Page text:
It all started with the minimum wage.
Oren Spiegler was living in Squirrel Hill in 1973 when the issue of raising the federal minimum wage — it was then $1.60, the 2022 inflation-adjusted equivalent of about $10 — sparked him to write a letter to the editor of the Pittsburgh Press, then one of the city’s two dailies.
The letter, which Spiegler wishes he had saved, was an auspicious debut, and the urge to write letters to publications bit him like a bug. What followed has been a voluminous career as a letter writer, with Spiegler appearing in everything from The New York Times, The Wall Street Journal, The Washington Post and USA Today to Pennsylvania staples like the Pittsburgh Post-Gazette, the Tribune-Review, The Beaver County Times and, yes, the Pittsburgh Jewish Chronicle.
“I’ve been doing this for 49 years — I estimate I’ve had roughly 5,000 letters published in multiple, multiple newspapers and magazines,” said Spiegler, 65, who moved from Upper St. Clair to Peters Township in Washington County in 2019. “It’s a great joy to me — it’s a catharsis.”
Spiegler wakes up at 5 a.m. every day to start the ritual, combing over newspapers and other sources in print and online, looking over the issues, debating the ups and downs of particular bits of news. The actual letter writing — which he did for years in the morning before heading to his job as an unemployment compensation hearing officer — comes to him easily. He “semi-retired” from that job in December, leaving more time for letter writing but still works about 95 days a year for the commonwealth.
“I’ve always felt I’ve expressed myself well,” Spiegler told the Chronicle. “And I write quickly. People are surprised I can whip out a letter in five to 10 minutes. And I’m a quick typist.”
Spiegler, an only child from a small Jewish family, said his inspiration for writing is rooted, in part, in his beliefs and identity as a Jew, which celebrate curiosity and learning.
“I think that lifelong learning stirs the mind, and I think that’s important,” he said. “There’s always something to learn.”
Spiegler dabbles in national fodder like politics and foreign affairs, as well as state and local issues. One figure who continues to raise his ire is former President Trump.
“For the last five years or so, Donald Trump has been my main subject — that’s what I write about most now,” he said.
The subject has proven fruitful. And Spiegler pulls few punches.
“In reaching the conclusion that it will no longer recognize U.S. Rep. Liz Cheney as a member of its party, the Wyoming GOP has cemented the party’s stance of this era: 100% allegiance must be pledged to Donald Trump and his lies,” he wrote in his Wyoming Star-Tribune debut on Nov. 28, 2021, “particularly the one which places the country in continuing peril, his incessant and delusional assertion that he was the rightful winner of the Nov. 3, 2020 election, a matter which he will attempt to re-litigate until he takes his last breath.”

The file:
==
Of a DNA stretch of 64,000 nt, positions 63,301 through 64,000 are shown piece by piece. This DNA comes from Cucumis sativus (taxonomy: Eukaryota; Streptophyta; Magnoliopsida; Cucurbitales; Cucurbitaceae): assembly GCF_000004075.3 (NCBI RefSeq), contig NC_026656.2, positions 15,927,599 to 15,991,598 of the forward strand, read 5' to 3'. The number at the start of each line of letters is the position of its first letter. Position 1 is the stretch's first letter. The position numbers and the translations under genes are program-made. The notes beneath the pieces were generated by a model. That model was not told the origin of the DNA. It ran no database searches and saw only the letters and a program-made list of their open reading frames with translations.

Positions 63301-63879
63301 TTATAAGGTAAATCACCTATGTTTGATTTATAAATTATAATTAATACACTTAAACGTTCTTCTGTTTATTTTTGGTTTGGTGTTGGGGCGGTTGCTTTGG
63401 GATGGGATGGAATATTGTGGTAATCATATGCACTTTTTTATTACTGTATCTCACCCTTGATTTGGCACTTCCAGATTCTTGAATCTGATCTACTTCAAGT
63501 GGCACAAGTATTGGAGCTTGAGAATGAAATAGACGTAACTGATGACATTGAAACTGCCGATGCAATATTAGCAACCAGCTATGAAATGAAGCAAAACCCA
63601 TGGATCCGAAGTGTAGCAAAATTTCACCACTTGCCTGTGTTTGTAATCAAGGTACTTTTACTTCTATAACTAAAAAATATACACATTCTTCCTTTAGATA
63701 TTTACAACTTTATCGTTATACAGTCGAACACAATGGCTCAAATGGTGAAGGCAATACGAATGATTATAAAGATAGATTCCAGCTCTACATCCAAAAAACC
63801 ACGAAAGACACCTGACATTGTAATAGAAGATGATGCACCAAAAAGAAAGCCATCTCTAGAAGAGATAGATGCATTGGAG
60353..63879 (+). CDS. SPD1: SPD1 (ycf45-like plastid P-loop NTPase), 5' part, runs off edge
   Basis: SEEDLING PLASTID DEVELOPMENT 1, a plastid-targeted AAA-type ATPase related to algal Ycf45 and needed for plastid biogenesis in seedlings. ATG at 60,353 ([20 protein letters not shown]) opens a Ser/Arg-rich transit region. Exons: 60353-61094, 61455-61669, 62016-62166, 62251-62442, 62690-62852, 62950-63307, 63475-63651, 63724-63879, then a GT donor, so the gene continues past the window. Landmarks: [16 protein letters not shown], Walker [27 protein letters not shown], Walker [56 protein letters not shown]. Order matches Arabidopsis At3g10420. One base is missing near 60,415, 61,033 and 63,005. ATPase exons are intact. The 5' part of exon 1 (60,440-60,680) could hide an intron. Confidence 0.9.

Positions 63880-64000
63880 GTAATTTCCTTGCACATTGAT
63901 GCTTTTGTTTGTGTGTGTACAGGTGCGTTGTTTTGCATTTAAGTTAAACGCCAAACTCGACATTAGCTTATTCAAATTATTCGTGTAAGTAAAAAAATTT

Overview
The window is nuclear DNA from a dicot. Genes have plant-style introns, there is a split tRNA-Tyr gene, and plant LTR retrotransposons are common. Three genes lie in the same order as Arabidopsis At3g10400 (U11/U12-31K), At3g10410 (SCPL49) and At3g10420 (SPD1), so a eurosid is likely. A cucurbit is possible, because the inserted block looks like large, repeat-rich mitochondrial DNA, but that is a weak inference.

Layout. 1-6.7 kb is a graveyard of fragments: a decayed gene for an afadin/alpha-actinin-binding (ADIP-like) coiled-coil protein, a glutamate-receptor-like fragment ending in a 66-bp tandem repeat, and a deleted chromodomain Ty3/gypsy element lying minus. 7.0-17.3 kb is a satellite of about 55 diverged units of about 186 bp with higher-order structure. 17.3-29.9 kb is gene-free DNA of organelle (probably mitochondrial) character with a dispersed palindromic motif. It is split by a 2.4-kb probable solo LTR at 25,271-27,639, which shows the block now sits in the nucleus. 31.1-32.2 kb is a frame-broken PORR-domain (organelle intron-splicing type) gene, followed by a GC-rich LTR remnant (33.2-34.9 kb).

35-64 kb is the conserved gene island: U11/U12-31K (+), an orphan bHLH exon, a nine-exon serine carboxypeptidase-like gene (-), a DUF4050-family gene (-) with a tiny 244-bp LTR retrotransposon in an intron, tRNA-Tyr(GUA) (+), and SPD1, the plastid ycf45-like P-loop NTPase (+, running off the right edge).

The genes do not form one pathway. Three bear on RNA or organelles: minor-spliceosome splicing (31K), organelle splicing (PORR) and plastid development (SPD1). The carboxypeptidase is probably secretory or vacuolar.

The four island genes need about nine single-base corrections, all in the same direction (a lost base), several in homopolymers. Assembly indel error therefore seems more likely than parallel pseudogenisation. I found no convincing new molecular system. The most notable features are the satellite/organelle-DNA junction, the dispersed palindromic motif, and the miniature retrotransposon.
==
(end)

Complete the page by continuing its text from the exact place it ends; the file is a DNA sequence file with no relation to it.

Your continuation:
But Spiegler, who jokes he has a photographic memory for facts and figures, also traffics in nuance. In a letter to The New York Times on Jan. 18 — his latest for the Times — he picked apart coverage of the hostage situation at a Colleyville, Texas, synagogue, and offered his perspectives as a Jewish American.
“While the outcome was the best possible under the circumstances, I am saddened and outraged that the country has experienced yet another senseless assault on peaceful people at worship that will surely haunt those involved and Jews throughout the country, and bring a heightened concern for safety to those of my faith who wish to be able to worship without fear,” Spiegler wrote. “We live in a country in the midst of a new era of hatred and intolerance, including a rising level of antisemitism and anti-Asian prejudice that manifests itself in harassment and assaults on innocent people who are simply going about their daily lives, posing no threat to anyone.”
A lifelong resident of southwestern Pennsylvania, Spiegler has gotten shout-outs from some big names outside of Pittsburgh. In November 2011, the Chicago Tribune published a bio of Spiegler and other frequent letter writers they dubbed their “pen pals.”
“[Spiegler] writes to multiple newspapers, big and small, throughout the country every single day,” the profile read. “Says certain publications have asked him to stop sending letters due to his frequency.”
Spiegler wrote a letter to the New York Observer in 2011 praising “60 Minutes” journalist Mike Wallace; Wallace later called Spiegler and left a voicemail.
“That was a thrill of a lifetime,” Spiegler said at the time, “hearing that inimitable voice of his.”
In May 2018, he topped that lifetime zenith — getting invited, along with other fellow letter scribes, to The New York Times newsroom. One woman from Clearwater, Florida, told Spiegler he and writer Ken Zimmerman were the only two people she was dying to meet. Spiegler was in journalistic heaven.
“That was the thrill of my journalistic life,” laughed Spiegler, who says The New York Times has been a more frequent publisher of his than his hometown Post-Gazette. Thomas Feyer, letters editor of The New York Times called Spiegler “a frequent (and quite effective) letter writer to The New York Times — one of the Regulars, as we on the Letters desk like to call them.”
“As with many submissions, Oren’s are thoughtful, humane, well written and often right on the news,” Feyer told the Chronicle. “His interests are wide-ranging — especially on politics and foreign affairs — and expressed clearly and succinctly. When there’s a major news story and we’re looking for a lead letter with sweep, we often find that Oren has written the perfect letter … Keep those letters coming, Oren!” PJC
Justin Vellucci is a freelance writer living in Pittsburgh.